Washington, Apr 7 (ANI): Children as young as eight who suffer from mental problems are more likely to contemplate or attempt suicide in later life, finds a new study.
While studying 5,302 Finnish individuals born in 1981, the researchers found that most males who commit suicide or need hospital care for suicide attempts during their teen or early adult years appear to have high levels of psychiatric problems at age 8.
The rates of mortality [death] by suicide have been found to be high among those with medically serious suicide attempts. For effective prevention, knowledge of the key risk factors for suicide is essential.
Dr Andre Sourander, of Turku University Hospital, Turku, Finland collected information about psychiatric conditions, school performance and family demographics.
The team found that between ages 8 and 24, 40 participants died, including 24 males and 16 females. Of those, 13 males and two females died from suicide.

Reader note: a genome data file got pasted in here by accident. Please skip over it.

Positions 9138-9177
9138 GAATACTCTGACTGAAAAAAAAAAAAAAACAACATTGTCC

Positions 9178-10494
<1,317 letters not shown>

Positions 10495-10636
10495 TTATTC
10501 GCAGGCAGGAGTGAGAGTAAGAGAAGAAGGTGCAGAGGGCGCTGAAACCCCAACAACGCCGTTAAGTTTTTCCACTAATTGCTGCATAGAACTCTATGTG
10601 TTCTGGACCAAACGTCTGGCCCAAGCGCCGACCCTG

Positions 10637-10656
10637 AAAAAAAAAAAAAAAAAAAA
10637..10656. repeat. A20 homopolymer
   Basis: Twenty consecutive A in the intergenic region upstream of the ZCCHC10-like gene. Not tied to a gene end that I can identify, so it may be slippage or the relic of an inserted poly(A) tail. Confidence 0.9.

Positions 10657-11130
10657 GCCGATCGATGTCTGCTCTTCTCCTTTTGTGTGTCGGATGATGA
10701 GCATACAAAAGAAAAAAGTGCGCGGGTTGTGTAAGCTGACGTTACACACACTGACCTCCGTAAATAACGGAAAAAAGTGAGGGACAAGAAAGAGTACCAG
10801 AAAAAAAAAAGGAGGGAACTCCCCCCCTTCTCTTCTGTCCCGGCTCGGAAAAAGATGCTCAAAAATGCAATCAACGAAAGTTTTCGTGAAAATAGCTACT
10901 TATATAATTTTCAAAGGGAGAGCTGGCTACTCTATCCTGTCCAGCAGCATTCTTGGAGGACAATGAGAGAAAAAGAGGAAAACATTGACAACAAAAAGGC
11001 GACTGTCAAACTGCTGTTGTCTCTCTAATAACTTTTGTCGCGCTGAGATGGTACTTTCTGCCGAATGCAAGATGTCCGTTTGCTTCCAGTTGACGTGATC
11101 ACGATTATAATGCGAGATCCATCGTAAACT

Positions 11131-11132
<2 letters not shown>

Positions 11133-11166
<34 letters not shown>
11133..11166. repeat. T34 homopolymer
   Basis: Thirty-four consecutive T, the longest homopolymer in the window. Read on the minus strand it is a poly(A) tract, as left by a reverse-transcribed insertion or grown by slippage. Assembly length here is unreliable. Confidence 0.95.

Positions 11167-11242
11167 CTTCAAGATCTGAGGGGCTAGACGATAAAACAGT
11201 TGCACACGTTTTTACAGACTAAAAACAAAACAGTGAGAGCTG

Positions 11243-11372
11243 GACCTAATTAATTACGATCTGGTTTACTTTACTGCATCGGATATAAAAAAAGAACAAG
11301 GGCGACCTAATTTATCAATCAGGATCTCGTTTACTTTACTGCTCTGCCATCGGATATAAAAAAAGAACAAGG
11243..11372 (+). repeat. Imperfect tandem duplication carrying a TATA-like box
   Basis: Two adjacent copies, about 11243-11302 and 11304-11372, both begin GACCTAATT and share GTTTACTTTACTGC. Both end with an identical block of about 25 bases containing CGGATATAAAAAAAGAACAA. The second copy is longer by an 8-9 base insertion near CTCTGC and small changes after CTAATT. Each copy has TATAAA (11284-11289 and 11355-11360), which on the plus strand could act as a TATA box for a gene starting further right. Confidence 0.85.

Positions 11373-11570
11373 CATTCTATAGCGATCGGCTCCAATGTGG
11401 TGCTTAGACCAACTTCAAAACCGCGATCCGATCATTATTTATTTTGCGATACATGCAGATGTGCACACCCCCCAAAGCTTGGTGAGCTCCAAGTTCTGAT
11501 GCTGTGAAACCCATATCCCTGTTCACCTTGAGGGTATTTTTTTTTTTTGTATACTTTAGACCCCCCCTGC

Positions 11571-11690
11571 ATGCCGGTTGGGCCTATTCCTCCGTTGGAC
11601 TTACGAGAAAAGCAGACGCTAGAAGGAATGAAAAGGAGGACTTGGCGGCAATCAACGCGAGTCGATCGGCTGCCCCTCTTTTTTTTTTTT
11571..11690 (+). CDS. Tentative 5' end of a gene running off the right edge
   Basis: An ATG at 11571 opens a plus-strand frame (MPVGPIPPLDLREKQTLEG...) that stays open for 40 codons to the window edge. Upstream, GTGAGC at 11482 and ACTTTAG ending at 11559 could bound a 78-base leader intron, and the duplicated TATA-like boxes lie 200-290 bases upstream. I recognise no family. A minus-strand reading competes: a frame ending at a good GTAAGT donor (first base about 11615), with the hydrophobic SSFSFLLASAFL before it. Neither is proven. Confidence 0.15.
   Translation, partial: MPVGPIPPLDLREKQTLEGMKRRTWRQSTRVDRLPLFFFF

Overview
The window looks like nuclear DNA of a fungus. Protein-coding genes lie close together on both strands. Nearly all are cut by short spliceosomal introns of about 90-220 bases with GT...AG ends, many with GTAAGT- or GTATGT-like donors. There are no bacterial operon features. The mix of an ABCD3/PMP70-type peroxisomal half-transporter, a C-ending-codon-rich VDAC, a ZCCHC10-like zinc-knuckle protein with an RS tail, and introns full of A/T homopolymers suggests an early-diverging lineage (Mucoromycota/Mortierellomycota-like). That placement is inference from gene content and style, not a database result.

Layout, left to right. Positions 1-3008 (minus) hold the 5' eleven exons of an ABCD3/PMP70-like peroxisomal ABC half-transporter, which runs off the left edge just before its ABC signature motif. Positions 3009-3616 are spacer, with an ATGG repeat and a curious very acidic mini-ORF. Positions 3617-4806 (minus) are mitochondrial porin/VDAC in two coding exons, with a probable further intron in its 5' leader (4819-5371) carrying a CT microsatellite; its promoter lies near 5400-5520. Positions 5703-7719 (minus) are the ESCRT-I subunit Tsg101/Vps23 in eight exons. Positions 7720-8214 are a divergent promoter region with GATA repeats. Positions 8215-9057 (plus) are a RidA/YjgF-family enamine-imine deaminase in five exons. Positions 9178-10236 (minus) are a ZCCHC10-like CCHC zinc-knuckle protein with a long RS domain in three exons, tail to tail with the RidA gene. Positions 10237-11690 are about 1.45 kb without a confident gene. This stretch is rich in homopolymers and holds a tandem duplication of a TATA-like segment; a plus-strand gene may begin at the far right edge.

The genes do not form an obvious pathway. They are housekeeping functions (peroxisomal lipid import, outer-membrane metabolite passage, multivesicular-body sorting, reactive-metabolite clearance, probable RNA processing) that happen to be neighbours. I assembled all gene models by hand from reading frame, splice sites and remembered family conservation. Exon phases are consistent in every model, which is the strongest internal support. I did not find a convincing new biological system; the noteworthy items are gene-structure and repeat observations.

A total of 54 males and females (1 percent) either completed suicide or made a suicide attempt serious enough to result in hospitalization.
Of the 27 males who either seriously attempted or completed suicide, 78 percent screened positive for psychiatric conditions at age 8, compared with 11 percent of 27 females.
In addition, males who would go on to make life-threatening or completed suicide attempts were more likely at age 8 to live in a family that did not consist of two biological parents, have psychological problems or have conduct, hyperactive or emotional problems.
"The main finding of our study is that severe suicidality in adolescence and early adulthood has different childhood trajectories among males and females," the authors write.
"The present study shows that among males severe suicidality (i.e., completed suicide or serious, life-threatening attempts) shows a pathway of persistence throughout the life cycle, starting in early childhood.
"Four out of five of these males showed a high level of psychiatric symptoms at the age of 8 years," they added. (ANI)
The study appears in Archives of General Psychiatry. (ANI)